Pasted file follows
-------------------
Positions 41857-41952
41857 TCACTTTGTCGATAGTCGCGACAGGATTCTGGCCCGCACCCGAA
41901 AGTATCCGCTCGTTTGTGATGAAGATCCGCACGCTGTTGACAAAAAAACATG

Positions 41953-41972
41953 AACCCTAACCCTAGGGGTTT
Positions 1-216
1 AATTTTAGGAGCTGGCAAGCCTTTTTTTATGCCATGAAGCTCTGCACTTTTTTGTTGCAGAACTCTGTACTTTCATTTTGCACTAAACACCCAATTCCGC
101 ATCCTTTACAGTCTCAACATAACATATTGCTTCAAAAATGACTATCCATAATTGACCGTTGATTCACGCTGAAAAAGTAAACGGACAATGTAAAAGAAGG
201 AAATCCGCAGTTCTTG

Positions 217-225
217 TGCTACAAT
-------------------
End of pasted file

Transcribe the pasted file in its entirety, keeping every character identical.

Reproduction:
Positions 41857-41952
41857 TCACTTTGTCGATAGTCGCGACAGGATTCTGGCCCGCACCCGAA
41901 AGTATCCGCTCGTTTGTGATGAAGATCCGCACGCTGTTGACAAAAAAACATG

Positions 41953-41972
41953 AACCCTAACCCTAGGGGTTT
Positions 1-216
1 AATTTTAGGAGCTGGCAAGCCTTTTTTTATGCCATGAAGCTCTGCACTTTTTTGTTGCAGAACTCTGTACTTTCATTTTGCACTAAACACCCAATTCCGC
101 ATCCTTTACAGTCTCAACATAACATATTGCTTCAAAAATGACTATCCATAATTGACCGTTGATTCACGCTGAAAAAGTAAACGGACAATGTAAAAGAAGG
201 AAATCCGCAGTTCTTG

Positions 217-225
217 TGCTACAAT